Prepping and homesteading is all about getting back to the basics and being self reliant, a huge part of that is having control over your food supply. With a simple Aquaponics system you can have an abundance of healthy organic food (vegetables and fish) year round.
So what exactly is Aquaponics?
It is the combination of raising fish (aquaculture) and hydroponics (growing plants without soil). Aquaponics has become increasingly popular over the last couple decades here in Canada, although it actually isn’t a new idea at all. There is debate over where the idea of Aquaponics originated but it definitely has ancient roots. Asian countries like Thailand and China have been using it to cultivate rice in their paddy fields for thousands of years and it was also used by Aztecs to irrigate their crops.
Aquaponics allows you to grow food (vegetables and fish) in a closed loop ecological system. You can get very scientific explaining how it works but to put it simply, water is shared and circulated between a fish tank and grow beds. The fish water is pumped through the grow beds, watering the plants and providing them with nutrients from the fish waste (fertilizer) which in turn cleans the water for the fish. This purified water is then circulated back to the fish tank and the cycle continues.
Aquaponic Gardening/Farming Has Many Benefits
Unlike usual gardening Aquaponics setups don’t waste water, since it is constantly cycling, the only water loss is due to evaporation. There is also no need for soil or pesticides and the vegetable growth rate is almost double that of soil based gardening. Daily maintenance is quite simple too, primarily just feeding the fish and checking the plants.
There are many species of fish that can be raised in an Aquaponics system. The most popular edible fish are tilapia as they are hardy, fast growing, and aren’t sensitive to crowding and changing water conditions. They are however a warm water fish so they require temperatures of 55+ degrees. Other suitable fish include trout, perch, bass and catfish. For those who aren’t interested in eating the fish, goldfish and koi are an excellent choice.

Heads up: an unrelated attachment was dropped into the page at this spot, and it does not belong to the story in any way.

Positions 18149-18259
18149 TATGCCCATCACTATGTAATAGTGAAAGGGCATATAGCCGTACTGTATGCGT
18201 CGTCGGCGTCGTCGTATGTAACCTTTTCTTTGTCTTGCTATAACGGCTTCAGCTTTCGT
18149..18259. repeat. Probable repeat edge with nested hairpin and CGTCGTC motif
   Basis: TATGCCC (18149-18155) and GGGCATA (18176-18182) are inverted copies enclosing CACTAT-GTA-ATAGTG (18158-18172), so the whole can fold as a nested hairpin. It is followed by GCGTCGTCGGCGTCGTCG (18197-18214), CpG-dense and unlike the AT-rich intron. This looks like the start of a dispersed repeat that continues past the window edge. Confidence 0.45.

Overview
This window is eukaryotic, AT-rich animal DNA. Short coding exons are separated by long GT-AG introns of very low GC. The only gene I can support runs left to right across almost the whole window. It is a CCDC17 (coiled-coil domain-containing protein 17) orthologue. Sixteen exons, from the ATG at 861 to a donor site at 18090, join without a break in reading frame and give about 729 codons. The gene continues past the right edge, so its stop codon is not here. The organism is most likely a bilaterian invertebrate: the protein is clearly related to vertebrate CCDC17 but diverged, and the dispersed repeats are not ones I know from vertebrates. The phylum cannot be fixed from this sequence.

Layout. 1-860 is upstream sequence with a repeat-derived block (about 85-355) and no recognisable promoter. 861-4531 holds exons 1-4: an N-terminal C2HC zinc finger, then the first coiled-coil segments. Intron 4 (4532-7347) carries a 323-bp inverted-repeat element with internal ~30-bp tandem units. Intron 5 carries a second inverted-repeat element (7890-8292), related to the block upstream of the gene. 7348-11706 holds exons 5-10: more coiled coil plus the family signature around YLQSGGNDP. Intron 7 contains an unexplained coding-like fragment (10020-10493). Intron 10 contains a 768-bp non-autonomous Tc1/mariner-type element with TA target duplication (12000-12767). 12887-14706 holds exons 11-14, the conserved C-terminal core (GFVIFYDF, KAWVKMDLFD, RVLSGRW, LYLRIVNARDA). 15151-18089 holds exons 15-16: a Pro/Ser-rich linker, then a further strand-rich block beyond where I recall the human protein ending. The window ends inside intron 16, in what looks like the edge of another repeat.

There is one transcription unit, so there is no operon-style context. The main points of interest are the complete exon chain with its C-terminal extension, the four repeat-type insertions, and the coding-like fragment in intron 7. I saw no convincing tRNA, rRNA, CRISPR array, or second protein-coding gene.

There is also a range of vegetables you can grow depending on your setup but it is always best to choose ones that do well in your geographic area and climate. The easiest vegetables to grow are leafy greens like lettuce. Since they don’t have a root structure, they do very well on floating raft beds and have a very short harvest time. Other vegetables require more traditional planting so they are typically grown in media filled grow beds, which are usually filled with gravel. Media beds are great for veggies like tomatoes, beans, and peppers. It is always a good idea to plan ahead and schedule planting times, by staggering your plantings you can avoid periods where nothing is ripe or everything has ripened at once. Only grow what you like to eat and always preserve, freeze or can excess food.
The Possibilities Are Endless When Choosing an Aquaponics System
These systems can be as simple or elaborate as you want. Some people have small setups in their houses, while others have larger systems outdoors or in greenhouses. If you live off grid all you need is a solar panel and a battery to run your system. The cost also varies greatly, you can purchase manufactured Aquaponics systems for hundreds to thousands of dollars or you can make your own, for as little as $100. Barrels, IBC containers, and PVC piping are commonly used in DIY Aquaponic projects. There are plenty of plans, videos and tutorials online to help get you started. The good news is your system will pay for itself over time, just with the savings in groceries.
If you’re wanting to increase your self sufficiency, find an alternative to store bought food or if you are just looking for an inexpensive hobby, Aquaponics is definitely something to consider!
Inexpensive, fairly easy to build off grid solar powered aquaponics system